In Victoria, claims on a will or redistribution of a deceased person’s estate is administered by Part IV of the Administration and Probate Act 1958(Vic). Any person can apply to the courts to redistribute a deceased person’s estate if they believe that the deceased person had a responsibility to provide for them and did not adequately do so upon their passion. Every State and Territory in Australia has similar laws in some form regarding this provision. While people are free to make their wills any way they see fit, the Courts recognise that people also have a specific responsibility to provide for certain people, most often, family. Under this principle, any person can make a claim to the court that they deserve a share or an increased share of a deceased person’s estate.
In determining whether a person applying for family provision is eligible, the court will examine the relationship between the deceased and the person applying and the length of time they have known each other. The court will examine the assets of the person who is deceased and whether the estate is large enough to provide for the person applying. The finances of the person applying will also be examined to ensure that a person who has adequate funds and assets in their own right is not making an unfair claim for a part of a deceased’s estate. The court will also examine whether the claimant contributed in some form to the deceased’s estate and whether the amount contributed warrant a return of estate funds.
If a court is satisfied that the deceased person had an obligation to provide to the applicant, orders may be made to provide for them from the estate. In general, the court has taken a cautious approach to this area of the law to ensure that parties who receive a payout from a deceased’s estate are indeed deserving. There is no hard and fast rule as to how the court decides whether a person is entitled, with a large variety of relationships being recognised as deserving of payment from the deceased’s estate.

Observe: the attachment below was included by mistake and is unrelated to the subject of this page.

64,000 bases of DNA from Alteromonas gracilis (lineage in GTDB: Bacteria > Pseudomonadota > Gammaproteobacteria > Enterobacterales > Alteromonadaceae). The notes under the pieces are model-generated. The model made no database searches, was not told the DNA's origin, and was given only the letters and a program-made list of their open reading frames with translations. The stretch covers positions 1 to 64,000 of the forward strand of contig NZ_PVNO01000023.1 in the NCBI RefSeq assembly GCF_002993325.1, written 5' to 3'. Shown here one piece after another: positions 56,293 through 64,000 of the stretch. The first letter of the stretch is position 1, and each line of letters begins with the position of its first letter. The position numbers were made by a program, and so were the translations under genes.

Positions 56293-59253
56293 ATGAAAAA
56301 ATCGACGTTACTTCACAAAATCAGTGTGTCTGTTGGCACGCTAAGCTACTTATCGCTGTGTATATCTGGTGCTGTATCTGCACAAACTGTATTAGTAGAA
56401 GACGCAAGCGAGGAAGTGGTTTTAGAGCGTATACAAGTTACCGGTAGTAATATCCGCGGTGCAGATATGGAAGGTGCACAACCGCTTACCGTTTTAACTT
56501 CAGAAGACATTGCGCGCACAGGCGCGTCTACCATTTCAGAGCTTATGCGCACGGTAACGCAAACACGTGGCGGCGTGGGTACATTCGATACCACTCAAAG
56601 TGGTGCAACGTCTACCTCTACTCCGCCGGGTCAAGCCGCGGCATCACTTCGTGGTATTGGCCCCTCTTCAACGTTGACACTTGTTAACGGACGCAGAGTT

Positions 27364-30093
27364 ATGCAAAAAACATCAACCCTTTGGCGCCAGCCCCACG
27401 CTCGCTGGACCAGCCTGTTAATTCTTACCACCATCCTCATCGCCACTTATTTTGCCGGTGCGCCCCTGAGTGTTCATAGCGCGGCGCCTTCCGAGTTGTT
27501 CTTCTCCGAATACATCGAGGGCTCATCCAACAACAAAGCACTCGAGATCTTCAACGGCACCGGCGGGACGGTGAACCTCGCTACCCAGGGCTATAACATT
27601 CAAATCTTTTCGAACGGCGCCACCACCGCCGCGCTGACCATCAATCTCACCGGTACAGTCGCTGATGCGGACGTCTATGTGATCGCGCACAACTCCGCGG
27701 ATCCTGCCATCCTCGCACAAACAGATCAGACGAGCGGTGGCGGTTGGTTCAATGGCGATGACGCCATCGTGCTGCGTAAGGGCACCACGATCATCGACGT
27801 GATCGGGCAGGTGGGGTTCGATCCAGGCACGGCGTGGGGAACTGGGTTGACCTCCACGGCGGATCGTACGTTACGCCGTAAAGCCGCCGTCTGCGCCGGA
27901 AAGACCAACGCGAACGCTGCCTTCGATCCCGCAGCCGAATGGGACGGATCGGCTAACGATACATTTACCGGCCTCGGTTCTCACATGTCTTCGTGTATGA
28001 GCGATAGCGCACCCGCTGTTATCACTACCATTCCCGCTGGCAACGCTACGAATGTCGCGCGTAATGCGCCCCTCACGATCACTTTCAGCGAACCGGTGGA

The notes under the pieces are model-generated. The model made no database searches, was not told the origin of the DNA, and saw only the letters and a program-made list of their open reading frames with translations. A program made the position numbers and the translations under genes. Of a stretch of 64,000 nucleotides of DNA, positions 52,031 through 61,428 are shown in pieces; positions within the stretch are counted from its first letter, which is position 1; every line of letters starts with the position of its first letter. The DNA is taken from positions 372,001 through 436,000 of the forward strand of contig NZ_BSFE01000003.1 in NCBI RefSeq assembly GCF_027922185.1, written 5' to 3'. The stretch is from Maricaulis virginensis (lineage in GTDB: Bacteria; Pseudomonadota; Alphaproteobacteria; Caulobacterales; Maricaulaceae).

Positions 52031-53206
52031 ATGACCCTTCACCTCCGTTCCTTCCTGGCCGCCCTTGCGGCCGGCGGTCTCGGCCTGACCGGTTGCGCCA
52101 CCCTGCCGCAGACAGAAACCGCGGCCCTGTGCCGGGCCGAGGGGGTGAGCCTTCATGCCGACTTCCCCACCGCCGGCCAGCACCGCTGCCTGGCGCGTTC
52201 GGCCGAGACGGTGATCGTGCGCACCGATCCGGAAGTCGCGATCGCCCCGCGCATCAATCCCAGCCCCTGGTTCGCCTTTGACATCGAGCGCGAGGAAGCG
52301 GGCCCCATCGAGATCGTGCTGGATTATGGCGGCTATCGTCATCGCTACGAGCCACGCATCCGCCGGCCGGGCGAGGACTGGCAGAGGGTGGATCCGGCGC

There has been criticism of this particular provision of family law on the basis that this particular part of the law encourages disingenuous and opportunistic claims against a deceased’s estate. In addition, there are often costly legal fees even if a claim is unsuccessful which usually paid out by the estate to defend the claim, once again disadvantaging genuine beneficiaries as they may receive less funds due to the litigation proceedings. Further, the fact that estates will often prefer to settle to avoid these costs means that there is a distinct lack of certainty as to the legitimacy of these claims but applicants are nonetheless encouraged to apply despite it being a weak claim.
While this provision ensures that those who need to be adequately provided for are given the opportunity to apply when necessary, there is also a fair amount of abuse of process, especially with claimants who are not genuine. It is always better to have a clearly set out will that details each beneficiary in detail. If your will is not current, you may not be adequately protected.
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